Sunday, October 13, 2013

Sense and Intelligence

In light of the beating that my self-esteem took a few weeks ago(yes, I still think about it), I found this article very interesting. I don't really care that this guy can clap his hands thirteen times per second. Really, I don't. Reading the article did trigger another thought for me:

There are some people who are considered to be very intelligent because of their academic or professional achievements or abilities. There are doctors and lawyers and physicists who've made it to the top of their fields. Can all of them clap thirteen times per second? (And does it matter?)

How many people can paint like Cheryl Kelley? Draw like Olga Larionova?  Speak as many languages as Timothy Doner? How many people can be taught to do any of those things?

Maybe I just felt so awful and battered when the recent testing I underwent highlighted my lost scholastic abilities. Maybe I'm just feeling defensive.  In one of my meaner moments of the past few weeks, I came up with a response for anyone who might ever try to make me feel I'm not as intelligent as they are: "If you are so smart, why aren't you smarter?"

I don't like being mean. I'd rather be brave and honest enough to just say that I'm no good at math. Never have been. I can, as people like to say,"own" that. Being worse at math since Sarc doesn't bother me as much as being worse at spelling or speaking. I hate that. (I also hate not always being able to remember my phone number - or where I put my purse, what time I was supposed to be at an appointment or why the hell I hid my extra house key wherever the hell I did.)

This is the frustration of my daily life. I don't need the additional stress of feeling shame because I need a calculator for doing more than adding simple numbers. And I really hate that someone has labelled my lack of mathematical prowess as "Dyscalculia." Seriously, people. Naming the crap just gives me an excuse. I don't want to make excuses. I want to be honest.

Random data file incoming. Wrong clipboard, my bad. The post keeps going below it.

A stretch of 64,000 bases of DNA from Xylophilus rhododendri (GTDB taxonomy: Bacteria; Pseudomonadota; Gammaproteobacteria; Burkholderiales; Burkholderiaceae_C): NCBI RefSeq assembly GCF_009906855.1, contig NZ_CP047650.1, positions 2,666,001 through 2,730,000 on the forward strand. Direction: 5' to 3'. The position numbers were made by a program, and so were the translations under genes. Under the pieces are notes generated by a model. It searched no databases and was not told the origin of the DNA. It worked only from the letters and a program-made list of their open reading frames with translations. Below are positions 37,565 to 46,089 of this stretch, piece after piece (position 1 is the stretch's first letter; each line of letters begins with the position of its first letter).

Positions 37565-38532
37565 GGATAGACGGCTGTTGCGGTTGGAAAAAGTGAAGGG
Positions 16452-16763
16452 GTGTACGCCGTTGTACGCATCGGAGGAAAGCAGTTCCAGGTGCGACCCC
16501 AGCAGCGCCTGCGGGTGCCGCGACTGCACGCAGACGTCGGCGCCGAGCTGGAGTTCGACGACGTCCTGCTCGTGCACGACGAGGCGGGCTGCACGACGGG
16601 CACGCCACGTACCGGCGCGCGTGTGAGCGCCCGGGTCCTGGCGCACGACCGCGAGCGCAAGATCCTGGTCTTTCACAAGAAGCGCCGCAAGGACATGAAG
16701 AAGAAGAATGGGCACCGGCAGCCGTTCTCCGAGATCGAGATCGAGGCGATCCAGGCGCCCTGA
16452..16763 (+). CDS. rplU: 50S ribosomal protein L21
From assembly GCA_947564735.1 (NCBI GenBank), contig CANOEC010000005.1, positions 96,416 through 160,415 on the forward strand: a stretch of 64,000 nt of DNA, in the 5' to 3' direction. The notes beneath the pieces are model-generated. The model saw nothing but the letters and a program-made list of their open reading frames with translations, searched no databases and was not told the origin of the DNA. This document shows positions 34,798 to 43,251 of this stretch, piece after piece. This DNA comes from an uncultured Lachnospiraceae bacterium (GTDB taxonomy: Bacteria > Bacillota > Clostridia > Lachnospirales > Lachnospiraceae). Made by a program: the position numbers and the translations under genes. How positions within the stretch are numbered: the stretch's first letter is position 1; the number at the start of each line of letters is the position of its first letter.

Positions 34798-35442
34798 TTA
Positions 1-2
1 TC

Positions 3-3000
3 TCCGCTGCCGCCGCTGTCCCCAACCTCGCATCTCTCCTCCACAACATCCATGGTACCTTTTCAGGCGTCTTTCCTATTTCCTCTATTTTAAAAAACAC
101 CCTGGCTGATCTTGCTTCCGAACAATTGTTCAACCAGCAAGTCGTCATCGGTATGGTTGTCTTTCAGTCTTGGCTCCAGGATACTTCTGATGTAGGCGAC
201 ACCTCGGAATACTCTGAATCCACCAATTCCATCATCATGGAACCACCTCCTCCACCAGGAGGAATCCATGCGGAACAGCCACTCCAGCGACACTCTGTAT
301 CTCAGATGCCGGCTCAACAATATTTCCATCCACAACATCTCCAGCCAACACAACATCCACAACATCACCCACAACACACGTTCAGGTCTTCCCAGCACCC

So, this is sort of a pep-talk to myself. (I said, sort of.)

I am a good person. I have plenty of common sense, tenacity and character. Pre-Sarc, I was a fairly sharp and intelligent person. With this illness (or peri-Sarc for the smart-asses), I find it a struggle sometimes to do things I used to be good at (and want to give up on things I was never good at). Still, I'm the good and decent person I've always been.

If I wanted to make excuses or be defensive about all this, I'm sure I could find ways. I don't need or want to do that. I am finally learning to be okay with who I am as I am. I'll always strive to be better, but I'm not going to run myself crazy in the process.

There is an awesome harmony in math. There is soul-stirring beauty in literature. There is something glorious in any scholastic pursuit. I aim to be the next Zora Neale Hurston. I'll leave it to someone else to be the Leonhard Euler of our times.


"Mathematicians are born, not made." (Henri Poincare)

 "Do not worry about your difficulties in Mathematics. I can assure you mine are still greater." (Albert Einstein)